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Success with lawn seed in the subtropics and tropics

On this page:

  • Selecting the right seed
  • Species not suitable for Queensland
  • Using soil stabilising species
  • Planting turf seeds
  • After planting
  • Turf rolls or mats

Selecting the right seed

Much of the lawn seed sold by nationally based chains is unsuited to warmer climates. Many of these products are blends containing 85% to 100% cool-season species. The names on the packages do not normally indicate what the species mix is and may actually claim a deceptive range of climatic adaptation. A species list, using either the common name or scientific name, will normally be shown in smaller print somewhere on the packet.

Seed-grown warm-season turf species that will grow in Queensland

Common name Species name Availability Suitable for Queensland
Green couch or Bermuda grass Cynodon dactylon Common Yes
Queensland blue couch Digitaria didactyla Common Yes
Siro Shadegro Panicum laxum Currently unavailable Yes
Centipede grass Eremochloa ophiuroides Selected outlets Yes
Narrow-leaf carpet grass Axonopus  fissifolius Selected outlets Yes; best in coastal southern Queensland
Bahia grass Paspalum notatum Selected outlets Yes; used around Darwin in the Northern Territory; more commonly regarded as a weed in South East Queensland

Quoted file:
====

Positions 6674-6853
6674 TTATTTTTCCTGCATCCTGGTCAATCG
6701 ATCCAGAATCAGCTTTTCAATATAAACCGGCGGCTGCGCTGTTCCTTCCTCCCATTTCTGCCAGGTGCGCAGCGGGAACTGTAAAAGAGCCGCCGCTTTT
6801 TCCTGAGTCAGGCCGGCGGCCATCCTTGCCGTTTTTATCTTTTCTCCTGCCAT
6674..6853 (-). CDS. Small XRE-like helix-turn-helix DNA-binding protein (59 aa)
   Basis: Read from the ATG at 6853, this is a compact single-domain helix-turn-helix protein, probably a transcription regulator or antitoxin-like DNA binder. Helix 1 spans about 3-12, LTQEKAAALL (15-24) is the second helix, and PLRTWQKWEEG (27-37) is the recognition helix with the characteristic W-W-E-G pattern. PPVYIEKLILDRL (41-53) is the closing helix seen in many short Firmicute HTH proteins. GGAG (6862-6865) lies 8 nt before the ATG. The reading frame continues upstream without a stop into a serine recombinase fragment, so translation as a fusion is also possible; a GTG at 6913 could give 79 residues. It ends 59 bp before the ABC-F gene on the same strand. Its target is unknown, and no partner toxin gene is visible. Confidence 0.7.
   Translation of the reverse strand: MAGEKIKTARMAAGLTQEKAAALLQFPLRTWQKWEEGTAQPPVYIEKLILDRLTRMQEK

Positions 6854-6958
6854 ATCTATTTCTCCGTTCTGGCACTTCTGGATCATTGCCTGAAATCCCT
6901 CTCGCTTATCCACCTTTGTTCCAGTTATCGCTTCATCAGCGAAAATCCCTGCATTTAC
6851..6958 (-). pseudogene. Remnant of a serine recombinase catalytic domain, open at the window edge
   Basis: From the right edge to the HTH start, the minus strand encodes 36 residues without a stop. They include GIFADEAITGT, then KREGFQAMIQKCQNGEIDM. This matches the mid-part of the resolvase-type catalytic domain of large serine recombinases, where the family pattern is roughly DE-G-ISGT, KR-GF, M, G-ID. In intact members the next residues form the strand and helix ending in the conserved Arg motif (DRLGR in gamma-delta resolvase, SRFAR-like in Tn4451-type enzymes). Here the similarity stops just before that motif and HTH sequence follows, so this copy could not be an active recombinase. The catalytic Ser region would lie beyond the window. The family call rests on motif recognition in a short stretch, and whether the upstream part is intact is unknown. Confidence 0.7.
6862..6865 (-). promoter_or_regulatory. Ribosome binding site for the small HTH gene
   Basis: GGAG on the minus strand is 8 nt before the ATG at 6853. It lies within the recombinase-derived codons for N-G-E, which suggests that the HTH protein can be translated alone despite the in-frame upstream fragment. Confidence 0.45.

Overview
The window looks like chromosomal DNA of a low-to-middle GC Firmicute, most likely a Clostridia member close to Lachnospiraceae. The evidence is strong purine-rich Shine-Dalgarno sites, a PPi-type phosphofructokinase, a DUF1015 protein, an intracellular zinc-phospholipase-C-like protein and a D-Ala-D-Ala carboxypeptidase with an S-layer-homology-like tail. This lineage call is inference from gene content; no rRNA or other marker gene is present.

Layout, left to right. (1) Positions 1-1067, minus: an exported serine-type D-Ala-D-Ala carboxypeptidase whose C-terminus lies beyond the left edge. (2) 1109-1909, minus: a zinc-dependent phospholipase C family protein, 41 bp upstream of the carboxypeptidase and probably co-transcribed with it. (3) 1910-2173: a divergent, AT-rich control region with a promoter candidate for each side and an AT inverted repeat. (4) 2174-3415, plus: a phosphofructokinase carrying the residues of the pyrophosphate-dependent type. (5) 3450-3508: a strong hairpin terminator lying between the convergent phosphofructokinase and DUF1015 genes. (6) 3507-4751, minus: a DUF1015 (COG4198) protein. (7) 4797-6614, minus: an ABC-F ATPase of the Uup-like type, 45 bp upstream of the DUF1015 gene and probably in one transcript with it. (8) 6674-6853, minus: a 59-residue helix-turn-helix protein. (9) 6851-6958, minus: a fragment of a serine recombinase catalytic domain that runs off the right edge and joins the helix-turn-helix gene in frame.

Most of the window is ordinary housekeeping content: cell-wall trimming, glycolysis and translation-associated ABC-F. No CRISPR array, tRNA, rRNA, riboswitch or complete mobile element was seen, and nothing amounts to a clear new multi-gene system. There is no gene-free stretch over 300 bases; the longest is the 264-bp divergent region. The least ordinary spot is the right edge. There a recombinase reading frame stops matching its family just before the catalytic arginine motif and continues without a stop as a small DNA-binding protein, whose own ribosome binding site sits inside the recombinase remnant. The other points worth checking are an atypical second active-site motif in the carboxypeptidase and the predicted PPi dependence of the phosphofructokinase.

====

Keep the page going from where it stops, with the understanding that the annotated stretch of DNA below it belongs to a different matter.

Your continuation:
Whittet kikuyu Pennisetum clandestinum Common Yes; suited to subtropics and tropical highland districts
Dawson bluegrass Bothriochloa pertusa Currently unavailable Yes; best suited to central and North Queensland

Of these, only green couch, Queensland blue couch and kikuyu seed are readily available. Siro Shadegro was developed as a premium shade-tolerant turfgrass species for tropical and subtropical conditions by CSIRO in Brisbane. The Department of Employment, Economic Development and Innovation (DEEDI) at Cleveland has worked with the licensed seed company to bulk up seed of Siro Shadegro prior to wider commercial release.

Narrow-leaf carpet grass, Whittet kikuyu and bahia grass are coarse-textured and need to be used with caution, as they tend to become invasive.

Although green couch is often sold generically (e.g. Speedy couch), there are some named varieties. Generally, these are more vigorous, denser, a darker green and may have other advantages when compared with common green couch. Examples of these improved varieties include Mohawk, Princess 77, Riviera, Sydney, Savannah, Jackpot, Sundevil II and Mirage.

What´s in the bag?

Purchased seed may be hulled or unhulled, or a mixture of both. Hulled seed germinates faster, but is more expensive.

The purity percentage shows how much of the material in the packet consists of seeds of the labelled species, the remainder being inert material or other seeds. The germination percentage indicates how many live seeds there are in the pure seed fraction. For example, a minimum 98% purity and 75% germination means that the seed company warrants that there is a maximum of 2% inert matter and other seeds present, and that at least three quarters of the seeds are viable.